In my experience, this will be followed by her ranting / explaining / elaborating, after which you simply repeat the same phrase with no added explanation. Repeat this for however long it takes. Treat yourself if you make it through a whole interaction without losing your composure.

Arguing with a mother is futile - again - in both my experiences :slight_smile: - but I reacted best when my children put up a calm but firm boundary and got the best results with my own mom when I do the same. My prayers for you and all your family.

Just as a point, respecting/honoring your mother does not mean pretending that everything she does is ok. Nor does it mean giving in to her every whim when you’re an adult.

It is also true that conflict during early adulthood this is unfortunately not uncommon. I am 25 and currently have a great relationship with my mother, but immediately before going to college and immediately after, things were… rough. Similar to how you describe. Some of it was undoubtedly my fault, but there were times when the slightest thing would be like setting off a barrel of gun powder. At 17 I could forget to take out the trash, and receive a sort of explosive anger response that I still don’t understand, especially given that I had forgotten to take out the trash lots of times at 11 and only received a “don’t forget to take out the trash” (followed, generally, by me taking out the trash).

I have 3 brothers. All were the same way. Fortunately for my family, some separation has more or less solved the issue, as we all had time to reflect. I suspect my mother just had a hard time realizing we were growing up.

If it is impossible to calmly discuss the issue with your mother (it was for me when I was having issues), I might suggest writing a letter explaining how you feel. You may also consider having a long calm discussion with your father (if such would be possible) and ask for his advice, and/or ask if he could talk to your mother - not to ask your father to try to control your mother, but just so that the issue can be brought up by someone who is not you so that there won’t be the reflexive “don’t contradict me” reaction.

CradleJourney’s advice is also good. One of the phrases that worked well with my own mother was a calm (usually feigned-calm) “I love you, but I’m not a child,” [weather mini-rant] “I love you, but I’m not a child” [weather mini-rant], repeat.

It’s always been somewhat this way. I know I never let her find out about anything she wouldn’t like all through teenage years and most of the way through college, because of this sort of mess. It’s intensified recently, but then it’s been pretty recent that I stopped hiding everything from her.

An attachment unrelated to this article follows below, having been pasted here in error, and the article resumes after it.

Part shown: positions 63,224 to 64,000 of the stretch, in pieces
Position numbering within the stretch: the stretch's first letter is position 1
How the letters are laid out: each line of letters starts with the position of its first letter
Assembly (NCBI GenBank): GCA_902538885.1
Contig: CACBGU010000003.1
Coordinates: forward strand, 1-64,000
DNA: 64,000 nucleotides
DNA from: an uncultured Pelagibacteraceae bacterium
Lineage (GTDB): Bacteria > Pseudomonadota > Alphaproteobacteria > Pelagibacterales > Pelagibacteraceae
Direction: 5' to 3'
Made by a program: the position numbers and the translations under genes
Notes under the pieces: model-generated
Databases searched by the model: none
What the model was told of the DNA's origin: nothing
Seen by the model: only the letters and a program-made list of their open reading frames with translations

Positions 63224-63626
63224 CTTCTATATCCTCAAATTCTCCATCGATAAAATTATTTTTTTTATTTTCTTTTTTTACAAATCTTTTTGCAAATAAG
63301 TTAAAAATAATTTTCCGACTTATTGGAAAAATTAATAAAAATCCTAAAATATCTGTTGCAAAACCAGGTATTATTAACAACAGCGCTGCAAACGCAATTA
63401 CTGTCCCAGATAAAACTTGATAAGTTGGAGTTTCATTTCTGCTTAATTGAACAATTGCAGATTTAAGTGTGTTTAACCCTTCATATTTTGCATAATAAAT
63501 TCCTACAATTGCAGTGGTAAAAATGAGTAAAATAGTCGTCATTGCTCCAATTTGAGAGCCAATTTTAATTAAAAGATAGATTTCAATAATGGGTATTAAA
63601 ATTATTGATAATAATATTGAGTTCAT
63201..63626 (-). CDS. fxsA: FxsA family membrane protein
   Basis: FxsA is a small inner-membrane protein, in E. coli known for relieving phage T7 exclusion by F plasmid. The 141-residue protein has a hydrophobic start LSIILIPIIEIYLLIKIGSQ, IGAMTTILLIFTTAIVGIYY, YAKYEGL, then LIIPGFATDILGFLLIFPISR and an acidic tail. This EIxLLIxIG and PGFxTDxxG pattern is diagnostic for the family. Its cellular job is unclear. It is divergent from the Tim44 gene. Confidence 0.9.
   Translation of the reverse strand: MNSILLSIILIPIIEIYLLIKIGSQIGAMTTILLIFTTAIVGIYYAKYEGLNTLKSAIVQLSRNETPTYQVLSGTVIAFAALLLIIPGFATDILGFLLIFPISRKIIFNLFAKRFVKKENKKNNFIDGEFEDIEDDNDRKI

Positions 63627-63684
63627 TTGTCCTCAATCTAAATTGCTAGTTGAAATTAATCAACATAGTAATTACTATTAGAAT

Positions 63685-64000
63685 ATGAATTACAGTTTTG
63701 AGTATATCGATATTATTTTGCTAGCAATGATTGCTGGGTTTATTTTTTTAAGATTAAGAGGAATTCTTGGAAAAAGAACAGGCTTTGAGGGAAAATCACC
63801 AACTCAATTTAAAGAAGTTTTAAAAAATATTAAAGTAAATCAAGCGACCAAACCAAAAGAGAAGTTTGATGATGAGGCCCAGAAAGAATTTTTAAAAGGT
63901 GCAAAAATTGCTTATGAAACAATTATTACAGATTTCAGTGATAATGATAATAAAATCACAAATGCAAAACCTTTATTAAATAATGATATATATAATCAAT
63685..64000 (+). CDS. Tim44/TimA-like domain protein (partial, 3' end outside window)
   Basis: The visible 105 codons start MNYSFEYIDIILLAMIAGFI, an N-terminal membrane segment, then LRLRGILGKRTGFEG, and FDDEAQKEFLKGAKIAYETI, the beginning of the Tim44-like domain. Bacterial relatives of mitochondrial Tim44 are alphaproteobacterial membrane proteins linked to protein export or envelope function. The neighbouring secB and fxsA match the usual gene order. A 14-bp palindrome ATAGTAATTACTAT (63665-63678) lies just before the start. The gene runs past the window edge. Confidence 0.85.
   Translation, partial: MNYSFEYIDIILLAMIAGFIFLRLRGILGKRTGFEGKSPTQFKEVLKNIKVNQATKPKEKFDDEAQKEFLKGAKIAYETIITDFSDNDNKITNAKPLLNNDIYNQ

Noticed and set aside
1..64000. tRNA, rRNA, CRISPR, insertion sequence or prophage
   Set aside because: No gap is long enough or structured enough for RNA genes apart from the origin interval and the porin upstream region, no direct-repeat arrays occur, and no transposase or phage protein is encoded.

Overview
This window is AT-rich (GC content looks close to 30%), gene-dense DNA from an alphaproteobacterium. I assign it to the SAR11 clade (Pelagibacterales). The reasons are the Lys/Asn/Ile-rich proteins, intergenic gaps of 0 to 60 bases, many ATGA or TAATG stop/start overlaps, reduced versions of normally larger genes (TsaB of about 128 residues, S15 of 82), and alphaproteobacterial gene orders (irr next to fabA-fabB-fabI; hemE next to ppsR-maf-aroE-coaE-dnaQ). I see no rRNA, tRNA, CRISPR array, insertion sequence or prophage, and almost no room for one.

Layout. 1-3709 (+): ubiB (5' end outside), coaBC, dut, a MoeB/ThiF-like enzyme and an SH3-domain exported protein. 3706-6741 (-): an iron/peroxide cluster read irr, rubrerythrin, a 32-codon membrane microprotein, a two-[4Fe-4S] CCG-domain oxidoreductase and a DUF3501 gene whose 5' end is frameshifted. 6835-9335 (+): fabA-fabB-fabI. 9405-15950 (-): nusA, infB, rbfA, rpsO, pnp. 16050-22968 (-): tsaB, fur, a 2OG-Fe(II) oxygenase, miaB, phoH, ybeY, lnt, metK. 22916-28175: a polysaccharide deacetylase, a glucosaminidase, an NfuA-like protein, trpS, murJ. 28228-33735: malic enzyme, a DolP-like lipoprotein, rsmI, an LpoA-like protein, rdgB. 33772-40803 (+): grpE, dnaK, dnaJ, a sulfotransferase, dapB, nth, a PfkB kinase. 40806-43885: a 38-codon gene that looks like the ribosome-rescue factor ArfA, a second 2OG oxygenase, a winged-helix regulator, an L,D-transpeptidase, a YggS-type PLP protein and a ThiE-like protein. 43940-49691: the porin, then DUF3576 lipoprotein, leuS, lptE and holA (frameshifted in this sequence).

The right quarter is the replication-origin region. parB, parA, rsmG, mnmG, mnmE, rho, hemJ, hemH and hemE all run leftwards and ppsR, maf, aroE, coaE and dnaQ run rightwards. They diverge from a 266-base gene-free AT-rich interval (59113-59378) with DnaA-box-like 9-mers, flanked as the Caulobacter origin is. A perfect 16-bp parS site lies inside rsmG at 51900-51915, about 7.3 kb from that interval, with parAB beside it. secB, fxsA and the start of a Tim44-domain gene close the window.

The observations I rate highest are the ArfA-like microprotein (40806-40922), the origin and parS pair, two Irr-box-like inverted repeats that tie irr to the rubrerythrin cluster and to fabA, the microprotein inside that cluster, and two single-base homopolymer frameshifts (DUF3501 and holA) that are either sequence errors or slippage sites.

I really feel for you in this situation. It sounds like you’re really trying. Like a previous poster stated, honoring your mother, doesn’t mean being a doormat. If you aren’t doing anything sinful, than she needs to see that as an adult, you need to live your own life. As a mom, it’s hard…painfully hard, but eventually a mother needs to quietly step back and put her children in God’s Hands.

As for the issue of respect. I believe respect isn’t something that is earned. It’s something that should be automatically given. Every person in this world is made in the image and likeness of God, and therein lies the reason. Now that doesn’t mean approval! Your mother may be very much in the wrong, and continue to say mean hurtful things, but if you respond in kind, nothing gets solved, the fighting escalates, and resentment builds. To respond with kindness not only gives you the upper hand in the situation, but over time melts resistance. Just simply tell your mom, “I disagree.” If she presses the issue, say “It’s not worth an argument. I love you mom, but I have to hang up now.”

Praying for you:)

Thank you. I think part of the difficulty is that she seems to genuinely not realize that she says hurtful things. She tells me all the time that I am too sensitive, or that I’m only hurt because I know she’s right. And it is so very hard to control my reactions - I try not to respond, but I can’t fully control everything. My feelings will get into my body language and tone of voice, and then she thinks I’m just being childish for getting upset and I don’t deserve her respect. I really want a relationship and I feel like I just can’t win - every time I slip or express hurt or even boundaries, it’s further proof that I’m a rebellious child.

I have been in your shoes and know how difficult it is.

Some parents don’t know how to treat their adult children. Behaving as they are still youngsters is often explained as care and love. You can only change the way you behave with her, but you can’t change her. I don’t know your mother so can’t offer any insight, it is something you will have to figure out on your own, or with some help from people who know you both well and understand your family dynamic.